Dogecoin is a name that you’ve most likely heard, even if you aren’t really invested in cryptocurrencies. Elon Musk, easily the most outspoken tech entrepreneur (and human being, in general), has put in a pretty regular night shift, pushing Dogecoin upward in its price trajectory. Later tonight, Musk is expected to host Saturday Night Live, where one of the things that he’s expected to talk about are cryptocurrencies – and Dogecoin specifically. The question, though, is this – is this for real?
Started as a joke
Dogecoin, named after the affectionate internet meme slang for dogs, was started as a “fun” alternative to Bitcoin by two software engineers, Billy Markus and Jackson Palmer. Without any specific commercial application at hand, Dogecoin was simply meant to be a casual crypto coin that stood more as an ideological instrument for decentralised digital currencies against the formal fiat ones.
That is what it remained to be for the longest time, until Tesla and SpaceX chief Elon Musk sent out word on his Twitter profile, urging users to buy Dogecoin. Known for his fairly controversial opinions on a lot of topics, Musk’s tweet wasn’t a solitary one. Since then, he’s offered a fairly regular commentary on it. Labelling it as “people’s crypto”, Musk has largely remained bullish on the prospect of Dogecoin one day becoming a “real currency”.
In recent times, it is this that Doge appears to be proving true.
Bigger than many companies
Today, Dogecoin’s market capitalisation value stands close to $91 billion. In comparative terms, Dogecoin has a bigger market cap than companies such as Uber, General Motors, FedEx, Snap and BNP Paribas. For a cryptocurrency that was billed as just a joke, Dogecoin today stands at a point where it cannot really be termed as a casual, “fun” iteration of cryptocurrencies any longer.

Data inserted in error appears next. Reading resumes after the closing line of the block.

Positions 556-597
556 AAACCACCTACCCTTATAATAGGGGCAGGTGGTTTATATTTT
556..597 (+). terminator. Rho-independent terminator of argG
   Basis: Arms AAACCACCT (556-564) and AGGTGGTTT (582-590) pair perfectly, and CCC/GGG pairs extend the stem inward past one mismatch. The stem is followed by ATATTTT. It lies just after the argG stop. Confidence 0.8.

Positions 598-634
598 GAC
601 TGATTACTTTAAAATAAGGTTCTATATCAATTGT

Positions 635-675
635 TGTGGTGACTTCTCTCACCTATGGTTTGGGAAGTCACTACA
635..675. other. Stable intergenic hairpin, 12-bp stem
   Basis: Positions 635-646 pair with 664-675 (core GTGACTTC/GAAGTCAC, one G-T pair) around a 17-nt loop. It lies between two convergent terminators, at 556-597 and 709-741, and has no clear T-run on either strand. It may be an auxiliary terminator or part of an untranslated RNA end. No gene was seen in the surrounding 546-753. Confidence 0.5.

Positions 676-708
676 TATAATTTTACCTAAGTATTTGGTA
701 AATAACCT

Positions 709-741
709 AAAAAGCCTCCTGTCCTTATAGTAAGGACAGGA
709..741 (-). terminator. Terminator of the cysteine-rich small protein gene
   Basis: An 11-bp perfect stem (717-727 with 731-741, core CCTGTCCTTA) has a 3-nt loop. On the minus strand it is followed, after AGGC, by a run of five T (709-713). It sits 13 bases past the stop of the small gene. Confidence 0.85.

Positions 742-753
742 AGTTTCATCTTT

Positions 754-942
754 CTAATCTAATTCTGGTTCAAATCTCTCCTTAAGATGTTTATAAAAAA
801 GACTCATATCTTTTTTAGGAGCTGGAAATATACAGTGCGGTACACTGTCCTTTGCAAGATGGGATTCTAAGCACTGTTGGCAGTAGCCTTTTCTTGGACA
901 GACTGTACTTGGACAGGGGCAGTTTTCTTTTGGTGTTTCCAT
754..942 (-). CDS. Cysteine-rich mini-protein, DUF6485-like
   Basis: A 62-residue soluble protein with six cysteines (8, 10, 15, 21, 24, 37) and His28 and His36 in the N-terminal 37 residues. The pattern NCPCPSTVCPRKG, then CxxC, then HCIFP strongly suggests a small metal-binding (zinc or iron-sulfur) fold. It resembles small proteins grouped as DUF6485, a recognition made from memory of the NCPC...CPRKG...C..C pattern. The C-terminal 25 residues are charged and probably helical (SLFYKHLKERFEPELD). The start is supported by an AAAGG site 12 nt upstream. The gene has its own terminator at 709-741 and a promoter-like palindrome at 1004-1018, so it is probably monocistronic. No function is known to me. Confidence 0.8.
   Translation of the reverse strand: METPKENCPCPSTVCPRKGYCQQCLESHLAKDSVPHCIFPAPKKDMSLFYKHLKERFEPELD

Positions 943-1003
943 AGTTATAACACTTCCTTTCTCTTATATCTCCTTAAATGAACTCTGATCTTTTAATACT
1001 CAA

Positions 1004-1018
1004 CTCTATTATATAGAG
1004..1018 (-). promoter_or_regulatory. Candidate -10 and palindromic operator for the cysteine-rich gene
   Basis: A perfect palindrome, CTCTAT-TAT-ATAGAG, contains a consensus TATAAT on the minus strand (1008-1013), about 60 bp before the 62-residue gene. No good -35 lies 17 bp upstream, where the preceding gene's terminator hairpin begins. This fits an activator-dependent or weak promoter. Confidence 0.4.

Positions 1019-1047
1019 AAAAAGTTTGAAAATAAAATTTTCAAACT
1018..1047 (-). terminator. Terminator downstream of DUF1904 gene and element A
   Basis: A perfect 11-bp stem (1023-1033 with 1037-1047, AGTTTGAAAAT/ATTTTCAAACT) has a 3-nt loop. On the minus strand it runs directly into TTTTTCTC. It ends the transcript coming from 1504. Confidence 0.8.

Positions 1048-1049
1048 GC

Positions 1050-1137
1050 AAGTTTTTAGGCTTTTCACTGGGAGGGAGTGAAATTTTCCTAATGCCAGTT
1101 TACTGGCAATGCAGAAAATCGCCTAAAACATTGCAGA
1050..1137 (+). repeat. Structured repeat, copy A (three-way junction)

It is this that has led many crypto traditionalists and conservatives to state that Dogecoin is highly overvalued and largely speculative. As a result, many crypto indices, trading firms and asset management companies have chosen to give Dogecoin a complete miss. The reason is fairly simple – most digital currency investors believe that Dogecoin is too speculative and does not have any stop loss margins. At the same time, though, some more progressive ones have taken to offering Dogecoin as a valid digital currency for trading.
Even there, despite its 80x surge taking its price all the way up to Rs 50, the worries of its inflated valuation remain.
Volatility vs optimism
Can Musk’s optimism pull Dogecoin to greater heights, in turn making it a “serious” cryptocurrency? While more can be expected from Musk’s session later tonight, what does remain is an undeniable point that even after its record rally, Dogecoin remains a sketchy option at best. It still has very little to offer apart from inflated optimism pushing its value up. Without any major holding from retail investors, such a bubble can burst any time, hence bringing Dogecoin’s value down at any point.
While the likes of Bitcoin, Ethereum and even the recently premiered Chia appear to have aspects that can give some form of stability to contribute to retail investment and mainstream usage, whether Dogecoin would ever reach that point remains to be seen. The sceptics, though, will outnumber the optimists with this one.